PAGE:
48Effects of Thyroid Hormone on Nutrient Sources Effects on protein synthesis and degradation:-increased protein synthesis at low thyroid hormone levels (low metabolic rate; growth)-increased protein degradation at high thyroid hormone levels (high metabolic rate; energy)Effects on carbohydrates:-low doses of thyroid hormone increase glycogen synthesis (low metabolic rate; storage of energy)- high doses increase glycogen breakdown (high metabolic rate; glucose production)Effects on Lipids: Increased thyroid hormone levels stimulate fat mobilization, leading to increased concentrations of fatty acids in plasma. They also enhance oxidation of fatty acids in many tissues. Finally, plasma concentrations of cholesterol and triglycerides are inversely correlated with TH levels.
49Mechanism of Action of T3 T3/T4 acts through the thyroid hormone receptor- intracellular, in steroid receptor superfamily- acts as a transcription factor- receptor binds to TRE on 5’ flanking region of genes as homodimers and/or heterodimers.- multiple forms (alphas and betas) exist- one form (alpha-2) is an antagonist at the TRE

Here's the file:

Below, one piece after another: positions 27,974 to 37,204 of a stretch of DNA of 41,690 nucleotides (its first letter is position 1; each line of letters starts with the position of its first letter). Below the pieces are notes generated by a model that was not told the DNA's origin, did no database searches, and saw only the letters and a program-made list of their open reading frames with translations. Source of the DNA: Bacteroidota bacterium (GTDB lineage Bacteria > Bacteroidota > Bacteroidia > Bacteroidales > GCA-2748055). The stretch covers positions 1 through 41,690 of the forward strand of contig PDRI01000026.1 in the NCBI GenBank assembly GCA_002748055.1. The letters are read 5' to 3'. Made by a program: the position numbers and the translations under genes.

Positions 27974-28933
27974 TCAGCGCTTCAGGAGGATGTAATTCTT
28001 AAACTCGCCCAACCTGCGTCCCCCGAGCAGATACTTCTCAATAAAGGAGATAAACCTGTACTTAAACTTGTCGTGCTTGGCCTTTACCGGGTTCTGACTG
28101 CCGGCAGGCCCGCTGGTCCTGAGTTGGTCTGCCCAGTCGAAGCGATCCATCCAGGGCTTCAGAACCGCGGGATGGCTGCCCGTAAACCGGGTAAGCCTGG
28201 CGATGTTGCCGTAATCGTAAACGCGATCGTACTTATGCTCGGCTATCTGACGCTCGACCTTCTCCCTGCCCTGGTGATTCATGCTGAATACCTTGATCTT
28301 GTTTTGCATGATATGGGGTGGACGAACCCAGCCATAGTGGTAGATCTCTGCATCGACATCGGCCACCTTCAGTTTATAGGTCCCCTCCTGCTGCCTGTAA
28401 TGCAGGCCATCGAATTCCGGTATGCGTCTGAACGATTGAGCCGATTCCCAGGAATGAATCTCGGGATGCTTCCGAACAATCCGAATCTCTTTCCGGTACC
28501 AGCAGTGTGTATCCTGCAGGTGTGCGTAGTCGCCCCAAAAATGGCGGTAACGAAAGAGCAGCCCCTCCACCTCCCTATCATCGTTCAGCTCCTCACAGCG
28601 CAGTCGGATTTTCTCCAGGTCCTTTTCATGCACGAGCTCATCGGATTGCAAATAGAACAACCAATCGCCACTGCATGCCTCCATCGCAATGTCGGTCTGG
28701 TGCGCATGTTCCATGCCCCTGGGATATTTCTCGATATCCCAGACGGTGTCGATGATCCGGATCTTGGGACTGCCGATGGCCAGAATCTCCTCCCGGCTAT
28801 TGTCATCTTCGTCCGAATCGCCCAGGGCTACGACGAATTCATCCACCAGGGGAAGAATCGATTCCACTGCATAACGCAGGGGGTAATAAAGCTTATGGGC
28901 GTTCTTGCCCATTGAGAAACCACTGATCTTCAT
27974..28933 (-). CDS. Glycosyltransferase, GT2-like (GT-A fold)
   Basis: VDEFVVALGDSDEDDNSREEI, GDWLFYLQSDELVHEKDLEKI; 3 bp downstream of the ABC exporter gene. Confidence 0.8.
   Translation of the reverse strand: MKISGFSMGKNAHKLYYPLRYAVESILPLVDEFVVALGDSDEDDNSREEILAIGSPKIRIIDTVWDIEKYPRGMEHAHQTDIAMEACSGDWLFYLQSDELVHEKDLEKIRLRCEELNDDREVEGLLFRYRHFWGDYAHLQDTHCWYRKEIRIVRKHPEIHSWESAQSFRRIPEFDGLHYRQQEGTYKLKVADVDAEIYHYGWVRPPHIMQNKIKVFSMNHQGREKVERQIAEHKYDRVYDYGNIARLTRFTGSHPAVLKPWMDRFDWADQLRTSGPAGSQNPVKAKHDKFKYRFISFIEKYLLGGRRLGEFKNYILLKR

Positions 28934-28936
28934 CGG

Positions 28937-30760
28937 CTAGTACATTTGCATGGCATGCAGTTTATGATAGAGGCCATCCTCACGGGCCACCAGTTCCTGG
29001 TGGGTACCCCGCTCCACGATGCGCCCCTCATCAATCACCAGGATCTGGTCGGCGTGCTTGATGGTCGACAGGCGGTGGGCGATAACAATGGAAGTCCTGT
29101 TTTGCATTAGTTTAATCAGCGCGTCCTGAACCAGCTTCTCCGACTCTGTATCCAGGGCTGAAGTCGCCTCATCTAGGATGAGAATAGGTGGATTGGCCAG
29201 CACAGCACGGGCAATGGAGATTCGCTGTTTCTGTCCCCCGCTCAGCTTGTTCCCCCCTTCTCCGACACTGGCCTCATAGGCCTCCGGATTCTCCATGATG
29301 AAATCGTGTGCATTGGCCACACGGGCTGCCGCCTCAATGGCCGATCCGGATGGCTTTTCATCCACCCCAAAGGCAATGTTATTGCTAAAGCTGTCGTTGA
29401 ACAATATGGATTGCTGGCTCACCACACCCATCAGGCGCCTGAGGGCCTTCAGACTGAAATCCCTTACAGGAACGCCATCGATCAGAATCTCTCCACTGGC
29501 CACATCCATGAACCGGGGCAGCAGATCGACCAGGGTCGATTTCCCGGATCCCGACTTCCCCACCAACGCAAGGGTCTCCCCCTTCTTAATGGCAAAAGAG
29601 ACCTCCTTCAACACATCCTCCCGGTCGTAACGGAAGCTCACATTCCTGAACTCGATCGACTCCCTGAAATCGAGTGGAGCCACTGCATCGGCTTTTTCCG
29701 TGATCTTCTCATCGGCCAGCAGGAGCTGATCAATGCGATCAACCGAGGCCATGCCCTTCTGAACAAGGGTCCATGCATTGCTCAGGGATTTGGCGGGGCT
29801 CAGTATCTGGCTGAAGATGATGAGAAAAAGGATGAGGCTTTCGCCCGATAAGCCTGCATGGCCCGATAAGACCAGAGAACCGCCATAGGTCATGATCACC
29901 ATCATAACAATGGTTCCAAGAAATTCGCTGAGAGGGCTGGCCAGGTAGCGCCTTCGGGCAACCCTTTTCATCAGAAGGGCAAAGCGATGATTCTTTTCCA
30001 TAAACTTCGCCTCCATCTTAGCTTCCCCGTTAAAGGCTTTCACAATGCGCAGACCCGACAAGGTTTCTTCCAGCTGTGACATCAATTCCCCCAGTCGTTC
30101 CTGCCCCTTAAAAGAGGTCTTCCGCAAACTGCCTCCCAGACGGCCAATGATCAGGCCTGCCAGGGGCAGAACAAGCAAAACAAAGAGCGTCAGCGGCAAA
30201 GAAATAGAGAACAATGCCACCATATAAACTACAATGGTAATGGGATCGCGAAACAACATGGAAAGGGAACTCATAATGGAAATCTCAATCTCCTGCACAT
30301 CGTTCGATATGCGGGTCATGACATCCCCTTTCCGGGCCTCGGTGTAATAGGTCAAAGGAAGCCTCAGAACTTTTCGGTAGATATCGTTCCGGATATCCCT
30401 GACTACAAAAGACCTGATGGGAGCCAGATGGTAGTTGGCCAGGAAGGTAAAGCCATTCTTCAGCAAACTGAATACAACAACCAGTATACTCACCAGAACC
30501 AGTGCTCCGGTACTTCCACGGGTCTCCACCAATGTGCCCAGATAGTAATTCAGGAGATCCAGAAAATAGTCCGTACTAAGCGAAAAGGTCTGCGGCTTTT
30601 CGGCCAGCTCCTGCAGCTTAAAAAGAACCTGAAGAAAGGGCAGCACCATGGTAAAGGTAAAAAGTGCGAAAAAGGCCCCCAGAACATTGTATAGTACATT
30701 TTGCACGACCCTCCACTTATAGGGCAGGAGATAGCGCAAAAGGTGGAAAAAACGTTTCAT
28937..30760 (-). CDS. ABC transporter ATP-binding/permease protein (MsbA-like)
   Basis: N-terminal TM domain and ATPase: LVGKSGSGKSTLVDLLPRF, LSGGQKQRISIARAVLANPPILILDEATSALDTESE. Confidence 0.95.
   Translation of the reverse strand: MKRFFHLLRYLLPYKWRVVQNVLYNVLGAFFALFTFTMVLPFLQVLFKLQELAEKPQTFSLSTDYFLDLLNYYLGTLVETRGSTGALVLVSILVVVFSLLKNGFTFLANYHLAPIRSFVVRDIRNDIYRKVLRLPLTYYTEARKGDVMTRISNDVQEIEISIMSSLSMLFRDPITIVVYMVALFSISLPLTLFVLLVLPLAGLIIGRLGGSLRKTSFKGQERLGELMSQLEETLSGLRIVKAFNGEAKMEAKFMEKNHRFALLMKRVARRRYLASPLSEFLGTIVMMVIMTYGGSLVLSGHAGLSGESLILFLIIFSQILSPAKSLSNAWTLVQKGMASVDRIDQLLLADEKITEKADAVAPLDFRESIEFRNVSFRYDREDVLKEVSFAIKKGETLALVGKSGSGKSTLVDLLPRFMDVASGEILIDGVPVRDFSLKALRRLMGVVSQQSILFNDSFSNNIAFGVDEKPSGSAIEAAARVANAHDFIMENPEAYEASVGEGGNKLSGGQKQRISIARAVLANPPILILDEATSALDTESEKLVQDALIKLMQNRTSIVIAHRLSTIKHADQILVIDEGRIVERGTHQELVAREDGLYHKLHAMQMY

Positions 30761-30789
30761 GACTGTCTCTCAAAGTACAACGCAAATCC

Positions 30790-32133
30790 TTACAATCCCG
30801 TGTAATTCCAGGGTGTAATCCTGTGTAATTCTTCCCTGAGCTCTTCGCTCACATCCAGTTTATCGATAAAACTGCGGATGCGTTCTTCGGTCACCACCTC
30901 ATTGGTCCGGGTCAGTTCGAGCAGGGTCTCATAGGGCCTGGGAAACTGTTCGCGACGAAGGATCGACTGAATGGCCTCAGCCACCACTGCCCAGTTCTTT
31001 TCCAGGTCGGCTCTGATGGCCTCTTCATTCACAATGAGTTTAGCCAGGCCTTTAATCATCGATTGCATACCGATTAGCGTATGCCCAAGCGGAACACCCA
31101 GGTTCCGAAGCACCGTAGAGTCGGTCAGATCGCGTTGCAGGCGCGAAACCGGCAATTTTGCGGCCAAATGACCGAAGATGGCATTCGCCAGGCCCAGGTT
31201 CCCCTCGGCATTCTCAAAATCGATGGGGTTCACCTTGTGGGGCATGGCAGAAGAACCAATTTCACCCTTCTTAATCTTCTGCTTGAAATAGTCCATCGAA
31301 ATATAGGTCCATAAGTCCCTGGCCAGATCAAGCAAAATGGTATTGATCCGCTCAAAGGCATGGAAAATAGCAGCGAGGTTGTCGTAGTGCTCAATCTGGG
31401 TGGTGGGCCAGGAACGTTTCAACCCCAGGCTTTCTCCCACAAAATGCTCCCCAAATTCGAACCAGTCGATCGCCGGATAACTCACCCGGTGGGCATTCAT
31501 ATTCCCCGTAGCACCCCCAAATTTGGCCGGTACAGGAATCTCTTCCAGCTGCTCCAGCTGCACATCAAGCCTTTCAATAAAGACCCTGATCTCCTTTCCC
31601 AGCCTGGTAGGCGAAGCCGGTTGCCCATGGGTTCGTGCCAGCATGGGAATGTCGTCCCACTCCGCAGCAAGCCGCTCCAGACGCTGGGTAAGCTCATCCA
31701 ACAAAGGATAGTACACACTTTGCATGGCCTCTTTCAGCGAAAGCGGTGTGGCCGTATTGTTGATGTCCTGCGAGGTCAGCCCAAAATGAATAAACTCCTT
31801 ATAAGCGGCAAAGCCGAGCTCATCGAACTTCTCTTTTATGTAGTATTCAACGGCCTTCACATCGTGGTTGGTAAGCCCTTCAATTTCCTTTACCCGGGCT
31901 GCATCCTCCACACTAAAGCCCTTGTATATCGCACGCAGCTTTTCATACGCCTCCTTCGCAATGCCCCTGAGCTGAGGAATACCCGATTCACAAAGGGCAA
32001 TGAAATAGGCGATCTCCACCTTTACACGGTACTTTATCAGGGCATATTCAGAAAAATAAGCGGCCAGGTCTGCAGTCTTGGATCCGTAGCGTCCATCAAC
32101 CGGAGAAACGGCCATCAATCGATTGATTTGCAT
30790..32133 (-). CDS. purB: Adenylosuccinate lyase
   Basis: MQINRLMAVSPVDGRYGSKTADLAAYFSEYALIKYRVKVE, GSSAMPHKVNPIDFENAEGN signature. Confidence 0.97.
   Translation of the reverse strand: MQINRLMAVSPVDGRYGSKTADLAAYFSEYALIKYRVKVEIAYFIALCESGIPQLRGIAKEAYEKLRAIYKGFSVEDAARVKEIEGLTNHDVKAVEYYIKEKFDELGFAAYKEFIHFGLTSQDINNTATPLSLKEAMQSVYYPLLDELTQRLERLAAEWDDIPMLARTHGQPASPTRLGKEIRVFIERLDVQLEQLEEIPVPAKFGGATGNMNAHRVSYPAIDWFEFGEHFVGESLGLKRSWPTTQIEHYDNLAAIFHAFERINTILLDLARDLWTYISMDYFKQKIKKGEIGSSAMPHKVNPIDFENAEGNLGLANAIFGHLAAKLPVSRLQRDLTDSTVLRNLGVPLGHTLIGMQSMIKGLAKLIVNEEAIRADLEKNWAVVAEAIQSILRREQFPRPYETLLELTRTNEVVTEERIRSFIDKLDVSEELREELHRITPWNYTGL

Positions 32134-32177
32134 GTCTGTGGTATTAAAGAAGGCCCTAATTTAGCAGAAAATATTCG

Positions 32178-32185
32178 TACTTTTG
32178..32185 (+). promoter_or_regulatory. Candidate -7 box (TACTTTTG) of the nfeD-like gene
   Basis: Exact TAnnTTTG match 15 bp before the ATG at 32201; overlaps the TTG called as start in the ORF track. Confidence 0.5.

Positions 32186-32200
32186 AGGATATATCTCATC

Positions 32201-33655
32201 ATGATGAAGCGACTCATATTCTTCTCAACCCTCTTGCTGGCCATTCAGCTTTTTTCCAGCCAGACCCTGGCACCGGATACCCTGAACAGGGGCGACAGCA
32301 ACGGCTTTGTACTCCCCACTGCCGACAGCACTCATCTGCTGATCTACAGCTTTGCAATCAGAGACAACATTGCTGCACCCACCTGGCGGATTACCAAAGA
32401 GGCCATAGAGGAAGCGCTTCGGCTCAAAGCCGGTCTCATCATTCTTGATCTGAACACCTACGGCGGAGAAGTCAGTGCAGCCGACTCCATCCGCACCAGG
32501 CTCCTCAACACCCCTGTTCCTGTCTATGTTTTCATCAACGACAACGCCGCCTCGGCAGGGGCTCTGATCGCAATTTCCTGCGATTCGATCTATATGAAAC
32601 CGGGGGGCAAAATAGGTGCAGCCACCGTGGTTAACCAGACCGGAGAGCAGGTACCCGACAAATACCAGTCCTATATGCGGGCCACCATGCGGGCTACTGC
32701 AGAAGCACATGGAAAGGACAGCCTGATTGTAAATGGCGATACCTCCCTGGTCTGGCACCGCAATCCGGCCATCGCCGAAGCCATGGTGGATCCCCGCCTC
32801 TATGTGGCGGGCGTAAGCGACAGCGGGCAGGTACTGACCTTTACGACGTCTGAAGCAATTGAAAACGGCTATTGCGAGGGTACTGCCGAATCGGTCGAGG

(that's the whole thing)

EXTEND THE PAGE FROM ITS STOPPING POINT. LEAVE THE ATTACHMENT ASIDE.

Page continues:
50More on Receptor Coactivators and Corepressors When not bound to hormone, the thyroid hormone receptor binds to target DNA (TRE on 5’ flanking region). It is associated with corepressor proteins that cause DNA to be tightly wound and inhibit transcription.Binding of hormone causes a conformational change, resulting in loss of corepressor binding and association with coactivator proteins, which loosen DNA structure and stimulate transcription.
51Expression and Regulation of Thyroid Hormone Receptors Thyroid hormone receptors are found in many tissues of the body.Thyroid hormone inhibits thyroid hormone receptor expression (TRE on THR genes).